wow, that was it:D
the conclusion is that smearing trebles is because weak quality opamps and they will be changed/ecluded with jfets during next mod.

Mooly 13th September 2012 08:42 AM

Decoupling opamps isn't always straightforward.

If there is noise on the rails and you decouple to ground... then you inject that noise into the ground system. If that is used for signal purposes then you see the problem.

Sometimes just decoupling rail to rail can be best. It kills the noise and doesn't contaminate the grounds. I've also come to accept the view that a small cap and low value non inductive series resistor (say 2 ohm or thereabouts) can be the best compromise.

padamiecki 13th September 2012 08:55 AM

Quote:

Originally Posted by Mooly (Post 3163051)
Decoupling opamps isn't always straightforward.

If there is noise on the rails and you decouple to ground... then you inject that noise into the ground system. If that is used for signal purposes then you see the problem.

Sometimes just decoupling rail to rail can be best. It kills the noise and doesn't contaminate the grounds. I've also come to accept the view that a small cap and low value non inductive series resistor (say 2 ohm or thereabouts) can be the best compromise.

:confused:
anyway I decoupled rail to rail too, do you see a cap between the paper in oil caps?:D
but I will try to remove decouplers to the ground and check if the sound will be better?:rolleyes:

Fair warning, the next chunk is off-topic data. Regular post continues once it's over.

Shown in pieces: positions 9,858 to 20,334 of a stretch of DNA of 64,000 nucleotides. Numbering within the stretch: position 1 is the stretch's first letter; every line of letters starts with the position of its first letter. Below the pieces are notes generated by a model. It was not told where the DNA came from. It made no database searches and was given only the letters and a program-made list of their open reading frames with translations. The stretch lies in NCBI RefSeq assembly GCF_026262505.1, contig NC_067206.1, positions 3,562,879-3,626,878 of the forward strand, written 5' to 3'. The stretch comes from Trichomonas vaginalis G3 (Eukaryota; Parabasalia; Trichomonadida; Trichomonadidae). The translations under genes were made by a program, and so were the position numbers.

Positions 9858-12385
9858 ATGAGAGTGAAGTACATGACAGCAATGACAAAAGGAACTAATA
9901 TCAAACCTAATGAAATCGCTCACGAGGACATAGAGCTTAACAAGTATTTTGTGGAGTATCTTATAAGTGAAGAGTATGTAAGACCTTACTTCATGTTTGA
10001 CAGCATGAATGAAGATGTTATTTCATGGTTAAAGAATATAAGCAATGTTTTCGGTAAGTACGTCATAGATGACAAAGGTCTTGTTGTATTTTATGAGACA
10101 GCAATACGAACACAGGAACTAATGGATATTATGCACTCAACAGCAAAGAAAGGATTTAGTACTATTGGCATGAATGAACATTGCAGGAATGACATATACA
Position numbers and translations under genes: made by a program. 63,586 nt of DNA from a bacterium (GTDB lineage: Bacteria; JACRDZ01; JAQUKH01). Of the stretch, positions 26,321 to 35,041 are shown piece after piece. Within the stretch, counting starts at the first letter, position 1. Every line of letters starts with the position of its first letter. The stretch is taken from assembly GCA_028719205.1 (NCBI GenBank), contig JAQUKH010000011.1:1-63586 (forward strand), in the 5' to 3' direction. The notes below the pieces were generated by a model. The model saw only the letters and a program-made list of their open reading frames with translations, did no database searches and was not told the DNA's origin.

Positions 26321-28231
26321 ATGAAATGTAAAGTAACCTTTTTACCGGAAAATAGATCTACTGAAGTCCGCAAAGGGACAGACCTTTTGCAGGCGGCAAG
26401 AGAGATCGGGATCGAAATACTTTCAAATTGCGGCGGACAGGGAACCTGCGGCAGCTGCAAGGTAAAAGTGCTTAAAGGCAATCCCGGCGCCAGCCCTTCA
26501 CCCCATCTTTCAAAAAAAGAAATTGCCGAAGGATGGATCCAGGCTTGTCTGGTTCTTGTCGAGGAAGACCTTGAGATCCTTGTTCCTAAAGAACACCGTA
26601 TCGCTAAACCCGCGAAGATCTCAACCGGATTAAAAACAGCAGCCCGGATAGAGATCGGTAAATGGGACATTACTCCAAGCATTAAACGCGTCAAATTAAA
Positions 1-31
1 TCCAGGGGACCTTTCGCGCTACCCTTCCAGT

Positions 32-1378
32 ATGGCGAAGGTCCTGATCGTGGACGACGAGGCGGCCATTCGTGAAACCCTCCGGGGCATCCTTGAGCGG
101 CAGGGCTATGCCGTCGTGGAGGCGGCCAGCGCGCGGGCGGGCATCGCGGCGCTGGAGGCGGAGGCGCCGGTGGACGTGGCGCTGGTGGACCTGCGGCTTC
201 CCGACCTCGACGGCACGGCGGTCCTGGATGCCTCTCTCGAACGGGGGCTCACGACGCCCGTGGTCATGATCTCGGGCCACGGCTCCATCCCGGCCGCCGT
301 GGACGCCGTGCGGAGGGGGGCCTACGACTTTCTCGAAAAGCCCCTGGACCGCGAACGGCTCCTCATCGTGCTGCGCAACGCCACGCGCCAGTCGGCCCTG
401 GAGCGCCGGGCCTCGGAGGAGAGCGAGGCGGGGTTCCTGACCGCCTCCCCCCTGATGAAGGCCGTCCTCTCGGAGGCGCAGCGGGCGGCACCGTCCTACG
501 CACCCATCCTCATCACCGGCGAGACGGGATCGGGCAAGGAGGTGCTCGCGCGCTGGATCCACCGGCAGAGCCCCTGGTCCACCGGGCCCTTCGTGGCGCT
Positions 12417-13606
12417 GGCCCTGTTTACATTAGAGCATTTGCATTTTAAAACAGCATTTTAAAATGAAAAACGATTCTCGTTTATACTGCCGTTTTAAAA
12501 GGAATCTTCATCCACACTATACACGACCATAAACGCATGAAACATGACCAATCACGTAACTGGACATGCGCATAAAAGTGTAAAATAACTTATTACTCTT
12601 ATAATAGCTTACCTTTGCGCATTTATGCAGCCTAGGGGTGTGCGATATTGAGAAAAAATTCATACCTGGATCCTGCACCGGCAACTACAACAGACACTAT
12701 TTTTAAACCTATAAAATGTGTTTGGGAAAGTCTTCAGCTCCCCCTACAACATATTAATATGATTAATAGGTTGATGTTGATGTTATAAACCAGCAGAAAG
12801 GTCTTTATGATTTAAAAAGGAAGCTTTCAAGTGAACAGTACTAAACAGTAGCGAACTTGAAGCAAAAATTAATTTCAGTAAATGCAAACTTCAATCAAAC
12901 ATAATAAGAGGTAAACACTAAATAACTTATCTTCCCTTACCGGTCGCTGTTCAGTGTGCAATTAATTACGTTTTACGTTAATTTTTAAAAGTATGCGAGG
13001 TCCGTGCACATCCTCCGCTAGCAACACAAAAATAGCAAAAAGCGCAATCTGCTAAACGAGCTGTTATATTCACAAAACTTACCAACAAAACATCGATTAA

because now is excellent:cool:
thank you for the comments

east electronics 13th September 2012 09:36 AM

Decoupling modifications and especially with exotic parts can hardly be done afterwords IE the return to ground in such a complicated ( from design aspect) machine might have weird opposite or bad results .

Additions like the ones that you are trying to perform can be done either on a design stage or in equipment that is far less complicated inside . Use of exotic and often microphonic parts has way to many variables and there is a chance that will have worst results .Often one smd ceramic multilayer placed down under the OP amp will have better results than your approach ...you may as well try that.

It is very optimistic to think that op amps are drop in replaced Often OPAMPS with astronomical speed will require different compensation methods or circuits ( eventhough pins are compatible ) In cases like that oscillation is around the corner waiting for you .

Finally to be honest with you machines like the one shown eventhough from circuit aspect might perform many zeros when it comes to THD estimations but in real life the PCB and the structure of the machine will compromise and consume most of these zeros and make your mods worthless and most of all not cost effective .

That of course mainly applies to amplifiers ...audio section of tuners will be easier still the same rules apply ...

kind regards
sakis


All times are GMT. The time now is 07:52 PM.


vBulletin Optimisation provided by vB Optimise (Pro) - vBulletin Mods & Addons Copyright © 2014 DragonByte Technologies Ltd.
Copyright ©1999-2014 diyAudio


Content Relevant URLs by vBSEO 3.3.2